the second paragraph for me has a couple bumps that throw me.  It feels a little long, with a couple "...and then" moments as you get to the end.  I'm not sure if it's too many ideas being put into it, or just the wording that's used to introduce them.  truthfully when i went back and read the second paragraph again about the only point that could be dropped from it would have to be Bianca's family's money problems, this is the only time it's ever mentioned in the query or her family is even hinted at and to me it stands out like a sore thumb.


great query so far SS...  will keep tuned in.
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mgmystery
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« Reply #8 on: June 21, 2017, 08:50:24 AM »

I connected the money problems with her hope of getting paid for writing songs. So maybe make the actual connection or leave it out. I agree that you have enough going on without it.

As for the magical realism, I don't mind the query the way it is with magical realism elements to show it's there. (I have no idea how agents feel, though.) I think the real question is-- Does the magic seem like it's possibly her imagination in the book? If so, I'd skip the mention completely.
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slightlysmall
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« Reply #9 on: June 21, 2017, 02:54:31 PM »

Hey, no worries Ragweed. I didn't mean to sound as harsh as it seems like you took me to be. I'm trying to figure it out, too--if it's something worth mentioning. But I'll save the question for my CPs, since they've read the book and can offer more advice about whether it's necessary in the query.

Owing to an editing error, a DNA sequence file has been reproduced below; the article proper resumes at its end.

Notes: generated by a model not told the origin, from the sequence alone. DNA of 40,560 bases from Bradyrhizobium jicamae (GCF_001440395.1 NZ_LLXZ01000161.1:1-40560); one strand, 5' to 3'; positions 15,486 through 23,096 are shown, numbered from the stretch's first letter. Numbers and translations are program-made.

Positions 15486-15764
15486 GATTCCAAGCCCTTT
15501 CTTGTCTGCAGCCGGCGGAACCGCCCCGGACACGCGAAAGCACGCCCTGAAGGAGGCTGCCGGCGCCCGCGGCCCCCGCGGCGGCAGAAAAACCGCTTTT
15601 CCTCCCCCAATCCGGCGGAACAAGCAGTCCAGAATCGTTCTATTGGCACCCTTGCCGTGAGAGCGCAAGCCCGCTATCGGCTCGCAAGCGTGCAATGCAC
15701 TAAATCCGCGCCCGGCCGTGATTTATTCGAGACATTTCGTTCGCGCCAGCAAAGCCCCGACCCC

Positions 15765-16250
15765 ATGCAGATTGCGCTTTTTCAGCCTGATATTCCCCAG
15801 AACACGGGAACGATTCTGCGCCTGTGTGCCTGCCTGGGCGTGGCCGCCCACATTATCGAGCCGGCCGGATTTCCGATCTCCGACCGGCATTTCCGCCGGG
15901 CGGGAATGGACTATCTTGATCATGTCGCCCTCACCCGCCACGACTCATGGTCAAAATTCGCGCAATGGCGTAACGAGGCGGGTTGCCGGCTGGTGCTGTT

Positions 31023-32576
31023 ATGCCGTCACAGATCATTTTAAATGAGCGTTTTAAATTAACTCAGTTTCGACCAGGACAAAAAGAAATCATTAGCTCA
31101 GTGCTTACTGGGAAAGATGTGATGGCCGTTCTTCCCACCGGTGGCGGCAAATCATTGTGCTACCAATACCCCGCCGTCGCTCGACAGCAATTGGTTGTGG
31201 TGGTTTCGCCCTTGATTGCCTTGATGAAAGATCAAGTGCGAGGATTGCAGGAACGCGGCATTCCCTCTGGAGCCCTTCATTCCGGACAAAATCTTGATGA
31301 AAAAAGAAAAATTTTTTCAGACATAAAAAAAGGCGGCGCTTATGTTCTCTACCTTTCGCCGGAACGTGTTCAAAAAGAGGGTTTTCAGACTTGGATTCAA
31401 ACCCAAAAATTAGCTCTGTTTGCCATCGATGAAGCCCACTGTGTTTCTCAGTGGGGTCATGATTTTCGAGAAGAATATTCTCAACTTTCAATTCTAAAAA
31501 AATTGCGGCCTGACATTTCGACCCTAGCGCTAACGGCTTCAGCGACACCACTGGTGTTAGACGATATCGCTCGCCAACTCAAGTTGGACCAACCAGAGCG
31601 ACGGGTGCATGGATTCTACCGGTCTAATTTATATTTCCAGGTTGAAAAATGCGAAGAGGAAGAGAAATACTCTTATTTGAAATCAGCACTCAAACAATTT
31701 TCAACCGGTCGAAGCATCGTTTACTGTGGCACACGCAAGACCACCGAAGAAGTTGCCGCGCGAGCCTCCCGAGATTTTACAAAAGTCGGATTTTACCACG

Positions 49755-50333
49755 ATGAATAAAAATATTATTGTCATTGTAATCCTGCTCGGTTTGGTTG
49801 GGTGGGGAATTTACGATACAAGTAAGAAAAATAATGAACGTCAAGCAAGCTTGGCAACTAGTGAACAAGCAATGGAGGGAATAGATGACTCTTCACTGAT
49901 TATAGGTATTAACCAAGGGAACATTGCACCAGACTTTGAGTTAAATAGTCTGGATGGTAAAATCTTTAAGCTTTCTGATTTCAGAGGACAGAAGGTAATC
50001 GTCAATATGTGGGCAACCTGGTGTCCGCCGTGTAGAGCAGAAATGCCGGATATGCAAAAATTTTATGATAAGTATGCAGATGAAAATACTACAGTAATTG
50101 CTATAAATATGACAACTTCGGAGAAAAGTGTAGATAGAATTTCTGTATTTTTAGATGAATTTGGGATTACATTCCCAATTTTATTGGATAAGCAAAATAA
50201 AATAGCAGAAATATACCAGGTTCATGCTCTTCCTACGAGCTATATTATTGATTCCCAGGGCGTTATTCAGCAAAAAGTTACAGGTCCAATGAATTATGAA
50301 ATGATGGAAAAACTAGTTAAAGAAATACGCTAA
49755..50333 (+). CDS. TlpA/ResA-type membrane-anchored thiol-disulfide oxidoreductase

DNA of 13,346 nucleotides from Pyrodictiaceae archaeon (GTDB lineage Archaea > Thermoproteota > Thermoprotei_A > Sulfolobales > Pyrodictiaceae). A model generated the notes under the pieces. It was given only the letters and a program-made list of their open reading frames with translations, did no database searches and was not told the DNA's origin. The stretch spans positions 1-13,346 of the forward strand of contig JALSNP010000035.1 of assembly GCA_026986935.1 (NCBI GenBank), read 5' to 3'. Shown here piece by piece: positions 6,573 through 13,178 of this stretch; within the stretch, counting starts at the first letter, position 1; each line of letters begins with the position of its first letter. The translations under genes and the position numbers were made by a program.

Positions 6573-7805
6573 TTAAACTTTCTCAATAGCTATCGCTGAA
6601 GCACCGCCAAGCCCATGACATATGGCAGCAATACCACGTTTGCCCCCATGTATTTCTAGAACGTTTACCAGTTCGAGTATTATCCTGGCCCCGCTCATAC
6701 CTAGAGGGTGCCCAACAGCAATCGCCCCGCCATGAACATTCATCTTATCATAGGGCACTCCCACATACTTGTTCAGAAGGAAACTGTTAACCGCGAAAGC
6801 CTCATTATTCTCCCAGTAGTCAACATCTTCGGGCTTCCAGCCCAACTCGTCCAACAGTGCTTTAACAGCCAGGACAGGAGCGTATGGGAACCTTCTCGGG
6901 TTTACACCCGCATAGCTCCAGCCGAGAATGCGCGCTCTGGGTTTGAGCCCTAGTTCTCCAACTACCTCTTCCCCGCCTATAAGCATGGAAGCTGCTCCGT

mgmystery--you made the connection correctly. At least, it's part of why she's hoping the songs work out. My only remaining concern about removing that reference is that the title is a little strange and at least that line begins to make sense of it. If it's cool to have a title that's confusing, I may delete that line, keep the "elements of magical realism" line, and at least use it for my first test run.

After all, we're picking nits now, which is an excellent place to be, I think.

(now if only I could get my synopsis to cooperate... it's not even in posting-here-for-feedback shape. :-/ )
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Falthor
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« Reply #10 on: June 21, 2017, 03:02:52 PM »

i wouldn't worry about a confusing title SS, they can't all be "John Dies at the end" and realistically the title isn't going to make an agent bite or not.  they want to see the query and the pages.

How many times have we both told people and been told that the title you have in your book is not necessarily going to be the one it's published with?  Pretty sure you'll be fine either way.
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mgmystery
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« Reply #11 on: June 22, 2017, 08:48:07 AM »

Yes! Picking nits is a great place to be.  Grin I think a weird title is fine, but if you keep the money part in, you could just say " A local band is willing to pay for her songs..."

It's a good query!  Thumbs Up